Strangely enough, in the most recent effort to rebuild the combat fleet of the IAF soonest possible, the initial proposal mooted by Manohar Parrikar, the then Minister of Defence, was for a single-engine fighter aircraft to be built in India in large numbers through collaboration with a foreign OEM not only for the IAF, but also to meet with global demand if any. This was indeed a quick-fix solution for the crisis situation the IAF was confronted with. However, this time, not the Air Headquarters, but the MoD revised the plan and expanded the scope in the Request for Information (RFI) floated in April this year for 110 aircraft to include twin-engine platforms as well. Ostensibly, this was done to obviate the possibility of a single vendor situation developing as there were only two likely contenders, Lockheed Martin and Saab. As a single vendor situation is not acceptable under the Defence Procurement Procedure (DPP), it could well have led to the cancellation of the tender. The latest or the second tender is virtually a repeat of the MMRCA tender and is now being referred to as MMRCA 2.0. What is a matter of concern is the strong possibility that the nation might witness a repeat of the first MMRCA tender. The Secretary of Defence has however given assurance that MMRCA 2.0 will not go the way of the previous tender. The IAF certainly hopes so too.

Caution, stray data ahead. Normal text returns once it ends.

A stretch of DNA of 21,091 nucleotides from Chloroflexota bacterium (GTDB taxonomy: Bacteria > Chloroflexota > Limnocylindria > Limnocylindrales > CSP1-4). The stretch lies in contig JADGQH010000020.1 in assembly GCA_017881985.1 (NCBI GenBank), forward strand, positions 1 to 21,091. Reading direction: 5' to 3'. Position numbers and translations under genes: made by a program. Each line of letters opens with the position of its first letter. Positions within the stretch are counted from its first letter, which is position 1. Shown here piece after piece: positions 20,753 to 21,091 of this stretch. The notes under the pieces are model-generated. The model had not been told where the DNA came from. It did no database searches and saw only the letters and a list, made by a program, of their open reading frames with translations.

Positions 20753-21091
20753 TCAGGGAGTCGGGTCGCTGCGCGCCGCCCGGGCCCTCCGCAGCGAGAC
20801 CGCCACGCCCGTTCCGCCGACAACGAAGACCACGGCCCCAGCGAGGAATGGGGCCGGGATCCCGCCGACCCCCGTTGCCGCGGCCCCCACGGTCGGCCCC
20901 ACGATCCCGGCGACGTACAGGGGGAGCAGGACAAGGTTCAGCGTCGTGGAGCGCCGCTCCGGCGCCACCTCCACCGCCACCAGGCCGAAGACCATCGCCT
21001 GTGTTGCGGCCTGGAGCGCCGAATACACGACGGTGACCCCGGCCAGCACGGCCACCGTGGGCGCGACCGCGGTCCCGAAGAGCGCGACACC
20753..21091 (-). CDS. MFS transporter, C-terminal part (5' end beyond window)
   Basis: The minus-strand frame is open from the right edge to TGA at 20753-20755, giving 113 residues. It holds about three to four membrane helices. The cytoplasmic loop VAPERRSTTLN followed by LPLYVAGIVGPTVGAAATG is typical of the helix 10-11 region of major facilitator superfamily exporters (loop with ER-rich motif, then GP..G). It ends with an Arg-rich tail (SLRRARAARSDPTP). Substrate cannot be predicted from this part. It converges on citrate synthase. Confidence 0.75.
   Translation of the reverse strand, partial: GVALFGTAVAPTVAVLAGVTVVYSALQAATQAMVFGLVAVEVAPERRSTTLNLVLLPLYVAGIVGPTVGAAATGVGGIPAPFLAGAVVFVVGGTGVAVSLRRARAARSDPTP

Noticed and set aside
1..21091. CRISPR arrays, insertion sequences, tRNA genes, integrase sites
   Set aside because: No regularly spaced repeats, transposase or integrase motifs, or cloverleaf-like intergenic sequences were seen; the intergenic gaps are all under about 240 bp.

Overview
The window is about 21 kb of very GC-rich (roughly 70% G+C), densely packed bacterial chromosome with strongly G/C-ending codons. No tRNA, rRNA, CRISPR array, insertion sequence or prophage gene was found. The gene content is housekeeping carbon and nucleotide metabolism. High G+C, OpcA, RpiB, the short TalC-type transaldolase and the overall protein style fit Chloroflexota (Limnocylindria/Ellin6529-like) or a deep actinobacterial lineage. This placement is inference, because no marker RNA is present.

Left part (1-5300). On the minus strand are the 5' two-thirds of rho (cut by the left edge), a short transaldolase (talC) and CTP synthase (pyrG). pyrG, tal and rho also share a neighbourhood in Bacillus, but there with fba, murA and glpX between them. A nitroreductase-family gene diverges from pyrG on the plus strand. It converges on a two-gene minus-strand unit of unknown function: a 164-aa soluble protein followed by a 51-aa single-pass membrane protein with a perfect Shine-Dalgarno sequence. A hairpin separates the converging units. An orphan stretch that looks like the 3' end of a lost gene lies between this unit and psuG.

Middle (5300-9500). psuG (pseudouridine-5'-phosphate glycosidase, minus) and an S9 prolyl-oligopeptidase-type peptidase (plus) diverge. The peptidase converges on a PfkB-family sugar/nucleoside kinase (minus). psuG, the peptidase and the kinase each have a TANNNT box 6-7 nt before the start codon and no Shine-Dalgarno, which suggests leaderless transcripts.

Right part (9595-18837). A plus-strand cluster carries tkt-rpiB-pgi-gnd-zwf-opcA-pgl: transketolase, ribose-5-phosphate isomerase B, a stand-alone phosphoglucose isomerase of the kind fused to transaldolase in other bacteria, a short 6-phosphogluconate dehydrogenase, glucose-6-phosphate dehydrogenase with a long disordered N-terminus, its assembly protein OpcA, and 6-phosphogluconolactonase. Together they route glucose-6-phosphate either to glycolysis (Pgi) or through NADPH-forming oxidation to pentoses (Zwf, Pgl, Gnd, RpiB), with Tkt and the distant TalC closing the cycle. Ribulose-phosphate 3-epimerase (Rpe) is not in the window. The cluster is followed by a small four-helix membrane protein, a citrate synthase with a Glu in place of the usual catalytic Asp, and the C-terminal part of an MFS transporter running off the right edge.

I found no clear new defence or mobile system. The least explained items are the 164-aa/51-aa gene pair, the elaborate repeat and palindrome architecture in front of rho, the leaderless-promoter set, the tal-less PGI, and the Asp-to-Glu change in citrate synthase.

The situation in the global aerospace scenario has not undergone much change since the first MMRCA tender in respect of availability of combat platforms. For MMRCA 2.0 tender, the six global aerospace majors who responded to the previous tender with their products, in all likelihood, will enter the fray again. These were Boeing with their offer of the F/A-18 E/F Super Hornet and Lockheed Martin Corporation of the United States (US) with the F-16IN Fighting Falcon, consortium of European aerospace manufacturers Eurofighter GmbH with the Eurofighter Typhoon, Dassault Aviation of France with the Rafale, Saab of Sweden with the JAS 39 Gripen E and Russian Aircraft Corporation MiG offering the Mig-35, an upgraded version of the MiG-29. Products on offer by most of the OEMs will largely be the same with some upgrades. Only Saab is expected to offer a new version of the Gripen.